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Do’s and Don’ts for Tourists: UPDATED

Hāna Highway Mile 10 Falls. PC: Hāna Highway Regulation / Maui Now graphics

*7/10/19 – Updated

*6/27/19 – We’ve updated the list with a couple of suggestions from our readers, thank you for participating. We will continue to add any helpful and well-thought out tips to this list, mahalo.*

In light of Maui ranking highly on yet another top ten destination [1] list, as well as having a number of visitors who have been getting lost [2] or into trouble [3] out there lately, Maui Now thought it might be best to put together a Do and Don’t list for the 2 million tourists a year with whom we share our islands with:

  1. Don’t swim alone. Research shows that drowning and being attacked by sharks [4] have one thing in common: Victims are usually swimming alone when it happens. Use the buddy system and decrease your risks in the water.

2. Do take precautions when you go hiking [5]. Bring water, a first aid kit, a fully charged cell phone and let your hotel concierge know where you’re going and how long you’ll be gone for. Also remember to check if flash floods are imminent because otherwise you’ll get trapped behind rapidly rising waters [6].

3. Don’t stop in the middle of the road to take a picture. Hawaiʻi has most of the same parking laws as the rest of the country, and that includes not blocking traffic [7] with your rental vehicle. Tourists heading to Hāna are infamous for this when they stop in the middle of an already narrow highway to take a picture of a waterfall. The second worst offenders are tourists who stop traffic in West Maui to take a picture of whales.

4. Do be respectful of locals fishing and diving. Many residents fish and dive to supplement their food supply and for sport. Please if you see fishing lines or dive floats/flags in the water and do not disturb them.

5. Don’t disturb sea turtles resting [8] on our beaches. Whether it is the green sea turtle, which is listed as a “threatened” species, or the less common Hawksbill sea turtle [9], which is listed as an “endangered” species, both should be left alone. For more information contact the state Division of Aquatic Resources.

6. Do practice aloha while driving and restrain from honking your horn at others on the road. You may not like the reaction you get. (Hāna residents are exempt from this if visitors continue to ignore tip #3.)

7. Don’t turn your back on the ocean. One minute you’re posing for a picture and the next minute you’ve been knocked over by a wave and eating sand. Or worse. Always respect the power of the Pacific [10].

8. Do keep an eye out on the weather. June to November is Hurricane Season in Hawaiʻi [11] and this year the National Oceanic and Atmospheric Administration predicts a more activity than usual [12].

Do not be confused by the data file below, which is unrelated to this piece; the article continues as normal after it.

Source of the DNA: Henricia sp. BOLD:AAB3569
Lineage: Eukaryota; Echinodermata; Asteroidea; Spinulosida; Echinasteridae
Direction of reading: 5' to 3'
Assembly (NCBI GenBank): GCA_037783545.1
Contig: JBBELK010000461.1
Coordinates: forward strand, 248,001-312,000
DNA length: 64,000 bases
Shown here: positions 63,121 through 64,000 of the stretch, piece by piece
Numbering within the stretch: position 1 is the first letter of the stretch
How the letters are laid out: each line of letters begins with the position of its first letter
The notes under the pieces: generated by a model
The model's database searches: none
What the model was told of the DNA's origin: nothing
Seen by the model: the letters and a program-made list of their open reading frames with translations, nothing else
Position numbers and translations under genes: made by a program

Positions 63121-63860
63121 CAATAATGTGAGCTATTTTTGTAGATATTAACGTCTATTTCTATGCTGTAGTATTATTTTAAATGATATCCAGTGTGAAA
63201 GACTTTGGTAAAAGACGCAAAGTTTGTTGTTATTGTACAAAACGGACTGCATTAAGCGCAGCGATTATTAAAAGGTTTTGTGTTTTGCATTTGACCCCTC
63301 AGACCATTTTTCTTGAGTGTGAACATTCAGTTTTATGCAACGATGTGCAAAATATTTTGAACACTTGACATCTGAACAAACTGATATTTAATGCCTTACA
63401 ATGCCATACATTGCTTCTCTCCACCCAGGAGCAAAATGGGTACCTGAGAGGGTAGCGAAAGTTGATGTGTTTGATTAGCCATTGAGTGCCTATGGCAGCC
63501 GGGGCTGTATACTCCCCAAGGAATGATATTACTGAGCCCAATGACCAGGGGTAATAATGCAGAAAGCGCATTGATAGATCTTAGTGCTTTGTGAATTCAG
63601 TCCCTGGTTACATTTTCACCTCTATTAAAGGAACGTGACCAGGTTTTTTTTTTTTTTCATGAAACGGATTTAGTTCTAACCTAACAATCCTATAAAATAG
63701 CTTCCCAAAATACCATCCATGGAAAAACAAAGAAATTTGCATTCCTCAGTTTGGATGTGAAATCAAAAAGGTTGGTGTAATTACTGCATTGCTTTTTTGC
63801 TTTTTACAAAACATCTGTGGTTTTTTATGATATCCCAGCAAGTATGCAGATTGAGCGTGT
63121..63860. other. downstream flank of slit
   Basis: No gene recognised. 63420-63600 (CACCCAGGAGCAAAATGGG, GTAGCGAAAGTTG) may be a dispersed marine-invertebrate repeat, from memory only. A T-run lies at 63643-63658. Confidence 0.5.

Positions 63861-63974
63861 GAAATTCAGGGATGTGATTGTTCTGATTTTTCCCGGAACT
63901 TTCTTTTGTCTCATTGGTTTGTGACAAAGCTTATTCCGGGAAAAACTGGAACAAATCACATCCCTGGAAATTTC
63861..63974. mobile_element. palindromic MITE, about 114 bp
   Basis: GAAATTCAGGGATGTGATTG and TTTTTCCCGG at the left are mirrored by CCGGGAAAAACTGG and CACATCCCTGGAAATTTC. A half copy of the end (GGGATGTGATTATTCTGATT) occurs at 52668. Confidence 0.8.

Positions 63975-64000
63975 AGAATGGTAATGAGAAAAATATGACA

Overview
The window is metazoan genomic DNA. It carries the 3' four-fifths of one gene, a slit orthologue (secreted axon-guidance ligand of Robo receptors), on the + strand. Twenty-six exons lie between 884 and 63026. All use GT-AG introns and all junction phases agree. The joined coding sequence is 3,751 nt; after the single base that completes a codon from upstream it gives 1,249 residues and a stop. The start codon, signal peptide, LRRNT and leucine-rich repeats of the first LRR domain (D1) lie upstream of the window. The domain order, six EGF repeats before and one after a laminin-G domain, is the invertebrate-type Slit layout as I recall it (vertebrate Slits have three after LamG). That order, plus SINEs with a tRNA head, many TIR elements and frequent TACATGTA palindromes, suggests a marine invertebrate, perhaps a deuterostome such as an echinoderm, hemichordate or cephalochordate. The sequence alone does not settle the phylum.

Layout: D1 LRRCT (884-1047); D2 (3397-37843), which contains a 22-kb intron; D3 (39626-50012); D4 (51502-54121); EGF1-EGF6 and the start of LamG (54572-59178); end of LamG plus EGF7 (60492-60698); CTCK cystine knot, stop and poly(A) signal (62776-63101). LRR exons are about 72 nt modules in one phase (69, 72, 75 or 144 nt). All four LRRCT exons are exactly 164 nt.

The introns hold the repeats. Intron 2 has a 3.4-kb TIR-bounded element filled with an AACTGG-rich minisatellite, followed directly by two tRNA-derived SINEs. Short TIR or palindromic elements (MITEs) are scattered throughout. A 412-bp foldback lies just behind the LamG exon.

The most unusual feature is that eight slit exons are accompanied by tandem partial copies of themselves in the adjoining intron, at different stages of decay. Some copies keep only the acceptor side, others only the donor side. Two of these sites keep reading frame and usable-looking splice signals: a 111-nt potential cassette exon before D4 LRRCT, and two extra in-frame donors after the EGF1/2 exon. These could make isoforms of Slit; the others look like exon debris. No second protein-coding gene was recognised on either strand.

9. Don’t ignore danger. Obey any warning signs posted, if you see a lifeguard ask them and be mindful of your physical limitations. For example, if weren’t a strong swimmer before you came to Maui you probably won’t be able to magically swim better when you get here. Use common sense.

10. Do pay a visit to our locally owned family stores and not just the shops and restaurants at your resort. Fukushima Store, Kaohou Store [13], Tasaka Guri Guri [14], Sam Sato’s [15], Pukalani Superette [16] and Takamiya Market are not just places to shop they are a part of island history. Komoda Bakery [17] for example has been in operation on Maui for more than 100 years.

11. Don’t leave trash behind. Our beaches and hiking trails are very well used and that means sometimes trash cans are overflowing with garbage faster than maintenance can keep up. Bring your own trash bag just in case and leave the ʻāina (land) in better shape than you found it.

12. Do stay off of private property. You might want to turn around if while hiking you see a “no trespassing” sign. You could also be on private property if you see a sign that says “Kapu.” (The word refers to the Kapu System which forbade certain things in ancient Hawaiʻi but nowadays it usually means “get outta here.”)

13. Don’t try to drive around certain parts of the island. There are certain areas in Kahakuloa and Kīpahulu where there’s only room for one lane of traffic, and if you do end up grill to grill with another vehicle someone is going to have to reverse back until they find enough space to let the other vehicle pass by. To make matters worse, you’ll usually be trying to drive backwards without accidentally steering off a cliff and and tumbling into the ocean. Sound a little dangerous? That’s the point.

14. Do realize that some areas are more dangerous than others. Kaanapali Beach is beautiful but there’s a dangerous ocean current that can get swimmers into trouble if they’re not careful. Big Beach in Makena has a shorebreak that can cause serious injuries. Do your research beforehand and keep yourself safe.

Anything you would like to add to this list? Write down your suggestions in the comments below.